Kim Talks Halo 3 and Second Wave

Microsoft Game Studios' Shane Kim discusses Halo 3, the second wave of Xbox 360 games, and lessons learned from the recent platform launch

We caught up with Shane Kim at the recent DICE summit to talk about the various issues surrounding first and third party Xbox 360 development. Not surprisingly, we wanted to talk about Halo 3, but Kim points out there's a whole lot more going on at Microsoft than that game...

Next Generation: Let's talk about Halo 3. What are we up to?

Shane Kim:

I call it The Mythical Halo 3 — we haven't announced any such game yet! Obviously the Halo franchise is very important to us. When you have Bill Gates being quoted fairly constantly, talking about a game, you know it's important to the company. But his recent comments reflect the position accurately. Which is that, if there were a Halo 3 we would be careful about how we announce and introduce it.

It's exactly the same way we talked about Halo 2, where people wanted it a year after Halo. That would not have accomplished anything.

Is it coming out this year?

It depends. If it's the game that everyone is expecting then, yes. For us it's about making a proper impact on the platform. It has to be something with huge significance, so we won't be rushed.

We don't want all the hype and speculation to overshadow some of the great titles that do have coming this holiday and thereafter. Gears of War has an incredible level of anticipation. I think it has more anticipation than Halo did before Halo came out.

If you remember the E3 before the launch [of Xbox] a lot of people were not sure that Halo would be so great. We learned a lot of lessons at that E3. We chose not to show a lot of titles at this past E3. For people in the industry, their first assessment of a title is based on the visual impact.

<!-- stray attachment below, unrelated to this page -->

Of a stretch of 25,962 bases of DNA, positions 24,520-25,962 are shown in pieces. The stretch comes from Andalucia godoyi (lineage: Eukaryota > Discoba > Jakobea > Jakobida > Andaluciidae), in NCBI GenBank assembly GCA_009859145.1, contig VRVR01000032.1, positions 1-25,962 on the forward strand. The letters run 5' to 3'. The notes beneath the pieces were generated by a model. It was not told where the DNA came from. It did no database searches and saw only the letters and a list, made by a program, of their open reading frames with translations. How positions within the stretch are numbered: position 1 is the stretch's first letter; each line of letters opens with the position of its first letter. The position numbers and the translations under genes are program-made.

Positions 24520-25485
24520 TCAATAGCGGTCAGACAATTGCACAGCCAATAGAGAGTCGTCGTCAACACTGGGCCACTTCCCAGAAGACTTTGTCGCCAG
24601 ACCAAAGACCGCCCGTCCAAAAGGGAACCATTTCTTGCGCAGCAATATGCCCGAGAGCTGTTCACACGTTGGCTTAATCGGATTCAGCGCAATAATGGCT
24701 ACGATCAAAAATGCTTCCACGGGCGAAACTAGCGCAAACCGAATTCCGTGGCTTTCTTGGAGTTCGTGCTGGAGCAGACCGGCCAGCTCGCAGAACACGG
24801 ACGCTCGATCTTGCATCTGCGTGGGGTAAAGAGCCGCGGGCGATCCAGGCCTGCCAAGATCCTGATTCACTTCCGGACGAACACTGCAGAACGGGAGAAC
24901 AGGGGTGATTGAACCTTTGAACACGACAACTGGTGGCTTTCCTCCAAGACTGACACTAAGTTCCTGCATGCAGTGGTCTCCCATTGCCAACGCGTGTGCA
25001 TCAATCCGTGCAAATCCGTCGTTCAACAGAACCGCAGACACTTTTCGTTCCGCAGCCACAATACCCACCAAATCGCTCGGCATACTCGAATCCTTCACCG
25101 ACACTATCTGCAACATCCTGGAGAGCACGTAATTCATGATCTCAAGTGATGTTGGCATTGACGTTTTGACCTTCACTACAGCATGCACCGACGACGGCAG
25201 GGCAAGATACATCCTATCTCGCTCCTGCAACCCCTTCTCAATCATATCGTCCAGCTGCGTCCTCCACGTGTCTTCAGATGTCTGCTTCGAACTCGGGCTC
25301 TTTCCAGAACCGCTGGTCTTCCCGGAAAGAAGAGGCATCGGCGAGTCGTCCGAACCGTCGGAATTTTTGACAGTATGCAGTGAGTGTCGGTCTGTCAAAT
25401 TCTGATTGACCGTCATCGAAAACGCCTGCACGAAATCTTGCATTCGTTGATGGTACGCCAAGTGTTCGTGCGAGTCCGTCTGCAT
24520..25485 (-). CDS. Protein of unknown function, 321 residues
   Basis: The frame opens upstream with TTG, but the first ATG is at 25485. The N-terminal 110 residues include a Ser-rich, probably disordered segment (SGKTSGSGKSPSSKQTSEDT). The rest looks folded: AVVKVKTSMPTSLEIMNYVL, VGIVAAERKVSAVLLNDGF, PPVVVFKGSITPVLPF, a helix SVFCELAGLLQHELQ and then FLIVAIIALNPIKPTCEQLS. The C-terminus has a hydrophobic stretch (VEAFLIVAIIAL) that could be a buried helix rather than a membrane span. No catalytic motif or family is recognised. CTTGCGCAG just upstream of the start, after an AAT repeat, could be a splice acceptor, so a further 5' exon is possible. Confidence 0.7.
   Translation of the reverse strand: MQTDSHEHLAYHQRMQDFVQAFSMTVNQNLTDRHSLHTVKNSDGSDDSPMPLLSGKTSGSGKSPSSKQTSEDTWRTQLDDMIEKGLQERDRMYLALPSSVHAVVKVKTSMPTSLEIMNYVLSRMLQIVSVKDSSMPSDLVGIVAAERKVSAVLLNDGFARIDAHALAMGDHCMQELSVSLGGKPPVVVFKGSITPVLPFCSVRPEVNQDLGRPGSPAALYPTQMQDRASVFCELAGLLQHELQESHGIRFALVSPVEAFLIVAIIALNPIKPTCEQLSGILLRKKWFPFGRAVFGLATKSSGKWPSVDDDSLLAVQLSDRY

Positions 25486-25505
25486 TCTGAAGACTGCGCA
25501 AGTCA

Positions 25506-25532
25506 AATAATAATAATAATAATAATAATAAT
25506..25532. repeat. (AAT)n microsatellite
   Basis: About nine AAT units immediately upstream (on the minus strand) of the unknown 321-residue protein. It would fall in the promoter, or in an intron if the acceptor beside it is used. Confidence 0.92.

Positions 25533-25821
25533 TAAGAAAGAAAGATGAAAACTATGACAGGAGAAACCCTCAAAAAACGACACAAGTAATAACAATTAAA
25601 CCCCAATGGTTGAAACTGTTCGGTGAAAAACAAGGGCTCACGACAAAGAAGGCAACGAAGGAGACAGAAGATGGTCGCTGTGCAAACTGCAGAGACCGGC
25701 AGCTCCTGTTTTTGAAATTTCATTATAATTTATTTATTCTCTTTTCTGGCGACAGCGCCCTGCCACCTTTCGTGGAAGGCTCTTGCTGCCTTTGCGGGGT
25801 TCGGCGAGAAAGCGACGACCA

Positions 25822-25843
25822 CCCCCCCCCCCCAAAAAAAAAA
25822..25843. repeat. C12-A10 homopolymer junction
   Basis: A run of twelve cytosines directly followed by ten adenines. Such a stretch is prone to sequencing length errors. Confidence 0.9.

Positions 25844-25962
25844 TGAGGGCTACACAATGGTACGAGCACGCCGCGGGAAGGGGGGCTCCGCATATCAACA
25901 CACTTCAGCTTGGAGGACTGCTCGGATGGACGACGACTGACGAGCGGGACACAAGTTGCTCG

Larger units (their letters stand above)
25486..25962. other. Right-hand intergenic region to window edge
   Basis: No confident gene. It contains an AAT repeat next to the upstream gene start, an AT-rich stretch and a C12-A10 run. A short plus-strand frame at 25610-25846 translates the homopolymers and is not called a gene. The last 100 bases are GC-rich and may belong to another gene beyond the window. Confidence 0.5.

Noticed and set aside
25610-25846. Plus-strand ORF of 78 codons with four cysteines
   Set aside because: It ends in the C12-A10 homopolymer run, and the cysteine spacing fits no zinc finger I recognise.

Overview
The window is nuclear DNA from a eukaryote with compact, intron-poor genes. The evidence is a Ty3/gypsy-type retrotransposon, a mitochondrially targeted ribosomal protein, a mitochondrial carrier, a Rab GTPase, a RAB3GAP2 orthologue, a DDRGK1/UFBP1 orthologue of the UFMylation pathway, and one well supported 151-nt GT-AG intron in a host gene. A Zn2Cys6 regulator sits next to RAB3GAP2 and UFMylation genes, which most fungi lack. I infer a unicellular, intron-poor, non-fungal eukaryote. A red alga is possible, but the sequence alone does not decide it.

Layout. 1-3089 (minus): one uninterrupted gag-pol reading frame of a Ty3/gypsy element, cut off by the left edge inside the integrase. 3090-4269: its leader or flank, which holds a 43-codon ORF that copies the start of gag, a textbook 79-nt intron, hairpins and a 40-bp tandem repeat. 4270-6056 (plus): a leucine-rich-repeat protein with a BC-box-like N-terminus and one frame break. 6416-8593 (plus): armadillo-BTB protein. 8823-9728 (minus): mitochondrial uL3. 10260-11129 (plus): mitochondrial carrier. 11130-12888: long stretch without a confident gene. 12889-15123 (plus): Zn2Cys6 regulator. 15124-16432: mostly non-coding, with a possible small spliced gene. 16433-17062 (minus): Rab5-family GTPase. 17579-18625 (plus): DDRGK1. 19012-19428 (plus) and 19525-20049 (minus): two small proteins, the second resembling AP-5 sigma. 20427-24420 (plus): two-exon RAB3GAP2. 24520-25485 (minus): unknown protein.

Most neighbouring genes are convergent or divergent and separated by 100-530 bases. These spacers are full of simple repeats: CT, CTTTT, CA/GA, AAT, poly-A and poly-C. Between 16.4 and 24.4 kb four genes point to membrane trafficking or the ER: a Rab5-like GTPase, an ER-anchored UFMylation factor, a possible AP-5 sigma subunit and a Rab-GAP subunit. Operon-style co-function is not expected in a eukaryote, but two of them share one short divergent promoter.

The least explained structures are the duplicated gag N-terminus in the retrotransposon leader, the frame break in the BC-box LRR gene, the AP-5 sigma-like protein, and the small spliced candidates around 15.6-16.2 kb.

PlayStation 3 announcements are coming. When they do, will you guys be making amendments to your plans?

I don't think anything is going to change. We've had our plans in place for some years now. The development of titles, of hardware and of Xbox Live takes many years. Our portfolio for the next few years is well on the way.

Those guys [SCEA] tend not to share their plans with us, so we pretty much develop our own strategy based on our vision and where we want to go. Leaders can't afford to be reactors. We have a very good plan and we will execute that.

What have you learned in the last few months since the launch of Xbox 360?

Some of the innovations on the platform have created new opportunities for us that were not available in the first generation of games. Xbox Arcade is an example of that where we are learning new ways to extend our relationship with customers.

We are starting to stretch the way we imagine what the platform is really capable of delivering as are developers who have spent more time with the hardware for the next wave of titles. They are really showing the power of the platform and the power of Xbox Live.

What are the big bets coming up?

We made some pretty significant announcements at X05, but the attention then was focused on the [hardware] launch. We talked about the Crackdowns and the Too Humans or the Mass  Effects, and you'll be able to see more from those titles soon, as well as Gears of War.

How much of an improvement will we see in the second wave?

Our general strategy has been to focus on quality rather than quantity. Those four titles — you'll hear a lot more at E3. We have a few other things that we are working on that we'll announce between now and E3, so we haven't told the world about everything.